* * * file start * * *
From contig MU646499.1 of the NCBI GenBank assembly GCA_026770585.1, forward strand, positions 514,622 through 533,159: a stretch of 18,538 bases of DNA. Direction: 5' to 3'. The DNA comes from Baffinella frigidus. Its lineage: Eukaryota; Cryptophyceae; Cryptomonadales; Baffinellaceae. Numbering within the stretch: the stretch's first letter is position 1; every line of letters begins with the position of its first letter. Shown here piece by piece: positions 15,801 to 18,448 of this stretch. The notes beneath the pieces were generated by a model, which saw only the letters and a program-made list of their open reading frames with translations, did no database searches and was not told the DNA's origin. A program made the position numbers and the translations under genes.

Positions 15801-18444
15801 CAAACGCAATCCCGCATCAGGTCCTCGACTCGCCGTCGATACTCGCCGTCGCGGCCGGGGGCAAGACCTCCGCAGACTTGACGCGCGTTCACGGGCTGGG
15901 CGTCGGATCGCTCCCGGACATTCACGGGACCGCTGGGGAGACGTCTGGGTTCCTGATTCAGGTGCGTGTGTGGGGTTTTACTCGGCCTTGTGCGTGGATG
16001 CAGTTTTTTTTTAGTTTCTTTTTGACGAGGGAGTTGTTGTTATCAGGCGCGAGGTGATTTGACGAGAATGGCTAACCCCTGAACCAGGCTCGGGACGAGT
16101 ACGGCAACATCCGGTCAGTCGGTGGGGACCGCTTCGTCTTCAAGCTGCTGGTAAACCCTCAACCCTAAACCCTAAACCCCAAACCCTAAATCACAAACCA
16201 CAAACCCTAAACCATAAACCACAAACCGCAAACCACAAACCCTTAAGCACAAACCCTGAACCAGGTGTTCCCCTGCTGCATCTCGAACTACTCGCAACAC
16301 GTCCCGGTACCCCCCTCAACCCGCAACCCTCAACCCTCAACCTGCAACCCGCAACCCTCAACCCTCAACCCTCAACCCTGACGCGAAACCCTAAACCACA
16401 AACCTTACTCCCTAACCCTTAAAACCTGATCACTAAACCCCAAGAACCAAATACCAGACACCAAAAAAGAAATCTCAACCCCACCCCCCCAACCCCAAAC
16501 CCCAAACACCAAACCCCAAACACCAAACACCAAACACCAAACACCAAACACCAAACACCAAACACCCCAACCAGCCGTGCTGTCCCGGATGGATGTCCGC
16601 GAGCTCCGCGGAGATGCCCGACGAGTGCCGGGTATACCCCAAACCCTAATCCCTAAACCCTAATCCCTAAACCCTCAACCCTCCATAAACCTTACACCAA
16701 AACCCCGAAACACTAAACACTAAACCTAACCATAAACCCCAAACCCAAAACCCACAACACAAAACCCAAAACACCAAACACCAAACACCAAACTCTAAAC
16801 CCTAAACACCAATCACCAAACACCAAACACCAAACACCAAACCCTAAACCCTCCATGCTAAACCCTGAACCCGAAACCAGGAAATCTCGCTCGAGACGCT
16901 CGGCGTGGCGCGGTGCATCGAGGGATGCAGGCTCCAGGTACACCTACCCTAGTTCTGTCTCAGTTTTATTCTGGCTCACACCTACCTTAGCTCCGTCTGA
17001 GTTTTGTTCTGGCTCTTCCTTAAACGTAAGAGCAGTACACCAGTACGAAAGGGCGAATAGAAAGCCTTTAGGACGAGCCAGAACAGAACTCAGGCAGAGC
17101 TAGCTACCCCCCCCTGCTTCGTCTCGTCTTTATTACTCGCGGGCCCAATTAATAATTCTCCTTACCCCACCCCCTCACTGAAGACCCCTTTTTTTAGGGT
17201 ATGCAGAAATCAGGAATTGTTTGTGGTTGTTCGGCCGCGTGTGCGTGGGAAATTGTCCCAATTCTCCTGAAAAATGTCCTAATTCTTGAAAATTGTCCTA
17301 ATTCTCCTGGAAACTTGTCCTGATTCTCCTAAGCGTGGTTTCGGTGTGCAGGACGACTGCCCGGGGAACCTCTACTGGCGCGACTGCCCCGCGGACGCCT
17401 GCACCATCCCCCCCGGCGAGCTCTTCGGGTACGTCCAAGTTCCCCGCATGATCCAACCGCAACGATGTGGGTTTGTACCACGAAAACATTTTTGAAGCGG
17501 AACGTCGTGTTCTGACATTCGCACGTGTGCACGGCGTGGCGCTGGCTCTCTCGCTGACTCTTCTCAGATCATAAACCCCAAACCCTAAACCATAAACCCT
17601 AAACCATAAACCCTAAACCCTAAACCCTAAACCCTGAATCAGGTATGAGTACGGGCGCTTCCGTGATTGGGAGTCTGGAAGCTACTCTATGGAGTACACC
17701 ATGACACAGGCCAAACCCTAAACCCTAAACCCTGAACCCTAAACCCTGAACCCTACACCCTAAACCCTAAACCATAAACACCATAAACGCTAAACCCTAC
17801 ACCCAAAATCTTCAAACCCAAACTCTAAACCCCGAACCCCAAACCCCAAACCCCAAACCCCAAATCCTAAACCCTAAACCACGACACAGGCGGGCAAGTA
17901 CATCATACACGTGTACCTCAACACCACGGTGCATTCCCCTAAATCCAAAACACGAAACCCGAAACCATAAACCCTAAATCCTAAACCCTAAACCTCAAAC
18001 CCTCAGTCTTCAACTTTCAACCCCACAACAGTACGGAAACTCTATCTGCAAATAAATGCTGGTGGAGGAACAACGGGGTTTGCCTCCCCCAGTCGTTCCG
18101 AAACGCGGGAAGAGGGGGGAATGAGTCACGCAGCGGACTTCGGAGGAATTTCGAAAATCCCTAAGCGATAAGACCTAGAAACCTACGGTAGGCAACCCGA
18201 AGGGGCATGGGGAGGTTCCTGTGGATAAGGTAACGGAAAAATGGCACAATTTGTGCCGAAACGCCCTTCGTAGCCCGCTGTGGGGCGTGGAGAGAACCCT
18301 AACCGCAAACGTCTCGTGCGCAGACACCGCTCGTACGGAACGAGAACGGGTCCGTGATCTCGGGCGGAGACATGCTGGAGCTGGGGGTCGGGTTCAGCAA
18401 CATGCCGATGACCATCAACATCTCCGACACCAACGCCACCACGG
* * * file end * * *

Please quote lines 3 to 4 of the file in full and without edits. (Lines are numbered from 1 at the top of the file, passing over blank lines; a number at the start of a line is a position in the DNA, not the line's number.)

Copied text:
15801 CAAACGCAATCCCGCATCAGGTCCTCGACTCGCCGTCGATACTCGCCGTCGCGGCCGGGGGCAAGACCTCCGCAGACTTGACGCGCGTTCACGGGCTGGG
15901 CGTCGGATCGCTCCCGGACATTCACGGGACCGCTGGGGAGACGTCTGGGTTCCTGATTCAGGTGCGTGTGTGGGGTTTTACTCGGCCTTGTGCGTGGATG